has embraced the red-hot trend of utility computing with its announcement of several new on-demand software initiatives and programs.
Utility computing, an approach in which companies call up computing properties as a metered service, is becoming a major force on the IT scene, as leading vendors such as IBM, HP, Sun Microsystems, Microsoft, and Computer Associates have all adopted some sort of utility computing strategy at a time when businesses are financially constrained. Mountain View, Calif.-based Veritas made the announcement at its Veritas Vision 2003 conference in Las Vegas, less than a week after rival EMC was stationed in the same city for its own technology summit.
Mark Bregman, executive vice president of product operations at Veritas, says the fruits of its utility computing push come from two acquisitions, Precise Software and Jareva Technologies, the
firm announced last December for a combined $599 million. With those plays, Veritas looked to transform from a provider of storage management software power to a maker of systems with application performance and availability management products.
Bregman said his firm is looking to attack a market where there is currently a tug of war with CIOs looking for better performance and availability from
applications while the CEO and CFO want lower IT costs. That’s why firms have been rushing to roll out utility services.
Bregman told internetnews.com Veritas came to compare the demand for infrastructure to a water company pipe. “People using the water aren’t interested in the pipes and plumbing, or infrastructure, but they would like to control the water, or content. That’s what we’re giving them. People
don’t want four-hour showers, they want to be able to turn off the water they don’t need.”
Bill North, research director for storage software at IDC, believes the move shouldn’t come as a surprise to astute followers of Veritas, which he said
over the last few years has quietly asserted itself as a leader in cluster server management. He said the firm is using that hammer, one also wielded
by Microsoft, IBM, HP, and Sun, to join the utility computing fray.
“They’ve always clustered Windows, Unix, and multiple platforms with the message that ‘we can do it everywhere,'” North said. “With Precise, they
gain stuff that you’ll find in storage resource management such as reporting tools and quota enforcement. The other piece is complementary and helps them
tap into new markets. Precise has excellent application performance management tools. Veritas has been in the application-centric storage management business for awhile, but this links the top level applications from SAP. It’s a great extension to the offerings they’ve added, to be able to link storage management capabilities to application service-level requirements.”
North said startup Jareva automates the provisioning of servers, which is another market that is changing.
“Historically, we’ve seen moves from mainframes to open systems distribute platforms with almost mainframe-like capabilities. Now, we’re seeing the emergence of blade computing coming into play somehow, and they are aggregated and turned into large systems. Not many people have the tools to provide application performance management, server provisioning, and clustering on their own, along with all of the storage and SAN management products. I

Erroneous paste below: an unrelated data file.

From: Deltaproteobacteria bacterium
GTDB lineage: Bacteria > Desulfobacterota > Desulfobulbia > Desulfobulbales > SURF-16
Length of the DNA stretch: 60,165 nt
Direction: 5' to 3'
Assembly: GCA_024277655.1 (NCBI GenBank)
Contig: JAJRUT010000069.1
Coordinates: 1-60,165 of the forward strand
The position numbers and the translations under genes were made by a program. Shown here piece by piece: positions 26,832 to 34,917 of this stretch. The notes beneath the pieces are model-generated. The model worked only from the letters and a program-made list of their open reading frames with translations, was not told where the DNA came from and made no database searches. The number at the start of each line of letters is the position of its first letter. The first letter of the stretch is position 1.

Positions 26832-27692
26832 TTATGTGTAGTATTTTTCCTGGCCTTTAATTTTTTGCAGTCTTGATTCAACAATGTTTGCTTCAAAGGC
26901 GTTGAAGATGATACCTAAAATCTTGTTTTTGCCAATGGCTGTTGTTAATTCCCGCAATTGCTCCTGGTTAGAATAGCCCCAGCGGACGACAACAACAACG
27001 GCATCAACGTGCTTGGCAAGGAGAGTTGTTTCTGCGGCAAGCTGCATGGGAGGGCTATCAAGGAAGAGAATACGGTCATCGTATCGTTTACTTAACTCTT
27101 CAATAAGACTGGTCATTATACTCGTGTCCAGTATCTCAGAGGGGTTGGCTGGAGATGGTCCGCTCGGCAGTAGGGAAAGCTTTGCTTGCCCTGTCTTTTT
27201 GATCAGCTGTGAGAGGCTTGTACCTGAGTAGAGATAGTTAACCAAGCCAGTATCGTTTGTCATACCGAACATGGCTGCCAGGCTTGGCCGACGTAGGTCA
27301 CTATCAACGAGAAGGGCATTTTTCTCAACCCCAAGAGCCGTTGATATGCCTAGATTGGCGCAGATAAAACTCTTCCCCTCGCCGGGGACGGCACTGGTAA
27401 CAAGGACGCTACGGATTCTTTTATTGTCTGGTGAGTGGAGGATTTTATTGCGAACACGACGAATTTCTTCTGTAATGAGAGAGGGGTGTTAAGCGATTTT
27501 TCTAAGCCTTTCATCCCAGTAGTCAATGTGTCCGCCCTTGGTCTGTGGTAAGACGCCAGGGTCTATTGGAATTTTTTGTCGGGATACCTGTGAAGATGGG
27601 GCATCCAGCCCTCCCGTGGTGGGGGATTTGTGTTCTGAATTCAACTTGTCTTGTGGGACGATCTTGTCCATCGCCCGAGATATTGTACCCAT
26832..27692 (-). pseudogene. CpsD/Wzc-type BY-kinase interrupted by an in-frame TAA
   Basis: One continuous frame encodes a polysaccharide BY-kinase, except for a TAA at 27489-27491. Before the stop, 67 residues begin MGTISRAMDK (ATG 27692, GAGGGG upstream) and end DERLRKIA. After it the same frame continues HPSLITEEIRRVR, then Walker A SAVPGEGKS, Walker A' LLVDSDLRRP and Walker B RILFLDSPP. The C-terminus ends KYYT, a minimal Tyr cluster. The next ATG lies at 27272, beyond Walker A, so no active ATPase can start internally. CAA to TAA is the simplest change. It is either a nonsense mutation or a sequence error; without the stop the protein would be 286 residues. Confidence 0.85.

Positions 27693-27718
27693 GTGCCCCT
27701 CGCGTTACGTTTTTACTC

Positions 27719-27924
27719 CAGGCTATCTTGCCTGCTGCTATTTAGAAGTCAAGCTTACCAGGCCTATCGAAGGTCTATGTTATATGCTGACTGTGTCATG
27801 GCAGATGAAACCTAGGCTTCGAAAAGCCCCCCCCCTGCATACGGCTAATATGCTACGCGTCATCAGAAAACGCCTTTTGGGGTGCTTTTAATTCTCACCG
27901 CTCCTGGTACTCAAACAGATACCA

expect to see them integrate so you get a simple, single pane of glass management.”
Veritas Going Autonomic
As for the specifics, Veritas has integrated its software with Precise and Jareva software to create systems that can heal themselves, a practice known
as autonomic computing in some circles. Precise’s software tracks degradation, diagnoses the issue and notifies Jareva software that a new web server machine is required. Jareva provisions the machine and hands it to Veritas Cluster Server to manage. This relationship keeps the system from bogging down.
To address hardware costs, Veritas has paired its Volume Manager and Veritas OpForce, which it picked up from Jareva, together with Cluster Server, so
that storage and server resources can be shared. Bregman said new storage and server virtualization software tackles the issue of the lack of utilization. Previously, a new disk or server was purchased when they were maxed out. The company also addressed labor costs of managing storage and server hardware with SANPoint Control, which performs zoning, masking, and provisioning, and OpForce, which provisions servers when required.
The firm also introduced Service Manager to let IT staff define services they will provide to business applications. The software tracks a delivered
service and calculates how much IT cost was incurred, which is then provided through a portal back to the business. Currently in beta, Service Manager is
expected to be generally available in Q4 2003.
As for its competition with rival EMC, North expects it to stay heated, with the same “cooptition” gloss they’ve always shown. But whereas EMC is focused
in storage utility with AutoIS, Veritas can now extend computing utility outside the storage space.
This article originally appeared on Internet News.
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